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More on humans and chimps can be found in this other recent review on human paleoneurology. For Spanish readers, here a provocative dissemination article on humans and apes, and another one on the immense value of diversity.

Shaping cortical evolution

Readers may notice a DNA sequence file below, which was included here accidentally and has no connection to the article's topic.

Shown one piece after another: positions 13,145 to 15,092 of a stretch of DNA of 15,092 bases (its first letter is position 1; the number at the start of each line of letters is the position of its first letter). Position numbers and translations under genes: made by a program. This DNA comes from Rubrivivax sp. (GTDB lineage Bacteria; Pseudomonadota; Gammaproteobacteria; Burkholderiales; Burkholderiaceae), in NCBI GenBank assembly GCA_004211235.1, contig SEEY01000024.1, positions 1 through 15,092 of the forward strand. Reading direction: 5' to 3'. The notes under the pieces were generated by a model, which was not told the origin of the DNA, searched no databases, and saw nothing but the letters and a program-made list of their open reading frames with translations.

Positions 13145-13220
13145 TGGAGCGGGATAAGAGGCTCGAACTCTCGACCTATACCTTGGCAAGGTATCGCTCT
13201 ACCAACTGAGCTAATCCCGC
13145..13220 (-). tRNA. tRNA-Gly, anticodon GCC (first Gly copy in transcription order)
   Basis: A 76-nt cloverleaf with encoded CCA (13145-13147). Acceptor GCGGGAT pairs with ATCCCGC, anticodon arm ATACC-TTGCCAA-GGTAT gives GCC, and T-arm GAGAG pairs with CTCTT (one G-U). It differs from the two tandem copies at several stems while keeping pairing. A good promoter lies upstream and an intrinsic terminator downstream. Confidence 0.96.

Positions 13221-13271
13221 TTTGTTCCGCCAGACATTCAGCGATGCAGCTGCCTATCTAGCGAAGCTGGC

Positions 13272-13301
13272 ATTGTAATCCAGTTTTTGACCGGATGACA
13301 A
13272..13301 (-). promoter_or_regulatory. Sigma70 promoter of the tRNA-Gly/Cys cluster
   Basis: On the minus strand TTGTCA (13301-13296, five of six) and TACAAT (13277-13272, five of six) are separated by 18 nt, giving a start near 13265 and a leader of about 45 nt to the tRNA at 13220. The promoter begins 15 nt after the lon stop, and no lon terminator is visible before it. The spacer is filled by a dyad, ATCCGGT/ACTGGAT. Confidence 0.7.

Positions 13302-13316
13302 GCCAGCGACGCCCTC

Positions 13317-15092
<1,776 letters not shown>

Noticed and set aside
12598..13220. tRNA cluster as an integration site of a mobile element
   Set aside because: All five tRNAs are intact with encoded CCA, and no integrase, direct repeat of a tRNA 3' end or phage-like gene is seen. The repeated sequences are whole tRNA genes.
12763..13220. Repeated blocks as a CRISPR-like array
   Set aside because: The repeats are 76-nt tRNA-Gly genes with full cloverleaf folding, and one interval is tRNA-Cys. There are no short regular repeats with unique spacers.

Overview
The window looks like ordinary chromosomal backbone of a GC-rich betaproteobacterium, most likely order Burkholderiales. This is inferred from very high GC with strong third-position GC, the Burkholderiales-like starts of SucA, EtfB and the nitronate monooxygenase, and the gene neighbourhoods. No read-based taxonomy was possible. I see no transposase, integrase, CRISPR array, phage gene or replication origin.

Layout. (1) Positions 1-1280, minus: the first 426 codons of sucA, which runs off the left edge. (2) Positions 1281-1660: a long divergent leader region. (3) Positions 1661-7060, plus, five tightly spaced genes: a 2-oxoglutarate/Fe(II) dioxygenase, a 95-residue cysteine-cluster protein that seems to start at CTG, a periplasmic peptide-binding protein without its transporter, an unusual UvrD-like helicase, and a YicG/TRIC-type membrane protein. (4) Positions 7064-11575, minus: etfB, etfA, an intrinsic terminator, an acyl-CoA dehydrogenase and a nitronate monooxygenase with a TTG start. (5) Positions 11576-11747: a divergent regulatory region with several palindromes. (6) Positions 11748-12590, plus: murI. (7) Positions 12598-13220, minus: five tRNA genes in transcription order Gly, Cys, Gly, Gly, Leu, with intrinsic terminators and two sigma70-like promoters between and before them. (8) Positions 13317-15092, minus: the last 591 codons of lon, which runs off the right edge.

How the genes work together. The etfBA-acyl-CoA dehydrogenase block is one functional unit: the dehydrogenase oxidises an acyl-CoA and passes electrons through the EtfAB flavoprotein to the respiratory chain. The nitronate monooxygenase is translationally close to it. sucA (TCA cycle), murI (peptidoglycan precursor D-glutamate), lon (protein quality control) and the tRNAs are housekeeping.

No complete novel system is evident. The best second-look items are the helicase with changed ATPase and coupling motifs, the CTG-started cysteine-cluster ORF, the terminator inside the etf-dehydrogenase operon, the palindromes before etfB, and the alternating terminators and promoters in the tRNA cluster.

Happy 2019 to everybody! To begin with this new year, here a new review on human paleoneurology, published in Journal of Comparative Neurology. Some conceptual and methodological issues in functional craniology, digital anatomy and computed morphometrics are introduced and discussed. The case-study on parietal evolution is also briefly summarized, with special attention to connectivity. Nonetheless, more specifically, the review points to theoretical and practical limitations of the field. Living species can provide information on the product of evolution, while fossils are necessary to provide information on the process. In the former case (extant species) we can rely on more comprehensive biological analyses, but results concern the final result of the process, not the process itself. In the latter case (extinct species) we can investigate directly the process, but samples are generally not representative neither at biological nor at statistical level. This dual framework is often not properly acknowledged, confounding taxonomy (the product) with phylogeny (the process). When samples and information are analyzed without these cautions in mind, conclusions can generate misleading hybrid perspectives. From the one hand, living species (monkeys and apes in anthropology and evolutionary neuroscience) are still frequenlty misinterpreted as primitive human ancestors. At the same time, scattered and descriptive information on individual and fragmented fossils are generalized to propose broad and inclusive theories. Both aspects are, scientifically speaking, crucial weaknesses, generating instability and unreliability within the field.